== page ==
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>>684536
People didn't like the look of that early 3D even back then, it's appeal came from the novelty of being able to play games in the 3rd dimension not an appreciation for their aesthetics.

By the time we reach the PS2 age we can start talking about 3D aesthetics that to a degree have stood the test of time and isn't so obv technologically compromised as the early stuff where.
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>>684543
You both misunderstand and generalize here. I appreciate those aesthetics, and I'm betting there are others out there that do as well. The fact that the era was technologically compromised IS the entire charm of it. By PS2 era I am largely bored because everything generally is recognizable and looks at least vaguely like it should. Like I was saying, the journey, the struggle, the first few steps into the medium, is what interests me.
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>>684548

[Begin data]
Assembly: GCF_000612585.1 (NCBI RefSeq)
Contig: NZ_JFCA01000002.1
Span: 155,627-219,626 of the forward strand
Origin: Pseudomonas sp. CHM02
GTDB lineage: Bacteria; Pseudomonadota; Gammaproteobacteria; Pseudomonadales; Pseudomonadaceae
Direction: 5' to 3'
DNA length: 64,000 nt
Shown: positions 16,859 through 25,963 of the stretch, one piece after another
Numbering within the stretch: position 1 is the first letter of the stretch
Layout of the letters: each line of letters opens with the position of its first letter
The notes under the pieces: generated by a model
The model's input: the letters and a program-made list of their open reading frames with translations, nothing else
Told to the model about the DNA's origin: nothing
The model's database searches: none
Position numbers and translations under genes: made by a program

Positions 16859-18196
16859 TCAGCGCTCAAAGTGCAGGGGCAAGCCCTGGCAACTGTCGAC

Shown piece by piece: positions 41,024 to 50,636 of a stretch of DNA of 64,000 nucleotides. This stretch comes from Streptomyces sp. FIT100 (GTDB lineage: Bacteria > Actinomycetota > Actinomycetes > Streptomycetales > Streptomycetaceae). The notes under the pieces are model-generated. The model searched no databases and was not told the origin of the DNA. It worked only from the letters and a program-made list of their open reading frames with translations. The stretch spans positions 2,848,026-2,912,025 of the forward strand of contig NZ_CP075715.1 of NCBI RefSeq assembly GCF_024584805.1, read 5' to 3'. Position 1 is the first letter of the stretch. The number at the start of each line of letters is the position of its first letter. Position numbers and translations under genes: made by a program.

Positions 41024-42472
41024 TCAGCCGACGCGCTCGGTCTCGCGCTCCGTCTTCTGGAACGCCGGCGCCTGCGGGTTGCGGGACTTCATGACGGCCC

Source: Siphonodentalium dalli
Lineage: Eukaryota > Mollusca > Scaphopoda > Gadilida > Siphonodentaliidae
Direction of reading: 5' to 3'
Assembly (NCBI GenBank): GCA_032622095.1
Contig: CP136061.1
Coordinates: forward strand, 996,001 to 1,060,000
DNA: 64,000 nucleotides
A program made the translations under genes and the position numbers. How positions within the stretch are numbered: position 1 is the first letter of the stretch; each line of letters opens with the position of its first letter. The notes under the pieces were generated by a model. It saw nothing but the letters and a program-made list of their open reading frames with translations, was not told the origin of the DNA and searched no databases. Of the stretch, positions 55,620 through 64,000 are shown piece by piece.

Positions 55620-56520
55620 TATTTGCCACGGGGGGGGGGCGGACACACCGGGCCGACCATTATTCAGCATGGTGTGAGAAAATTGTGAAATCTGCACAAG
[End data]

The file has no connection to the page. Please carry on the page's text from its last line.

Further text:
No you don't understand. You claimed 8 and 16 bit aesthetics have 'become passe'like retro gaming is some new thing that tracks the evolution in graphics.
But 2D never been out of fashion and have remained beloved by gamers and artists alike since those early days, even tho we've since moved on.

Within limited pallete/resolution sprite graphics there's a level of mastery and artistic charm that goes all the way back to antiquity and mosaic.
It's an art style that's been appreciated for hundreds of years.

But the early 3D never had that sort of mainstream aestetic appeal with gamers even when it was state of the art, it was all about the novelty and the gameplay.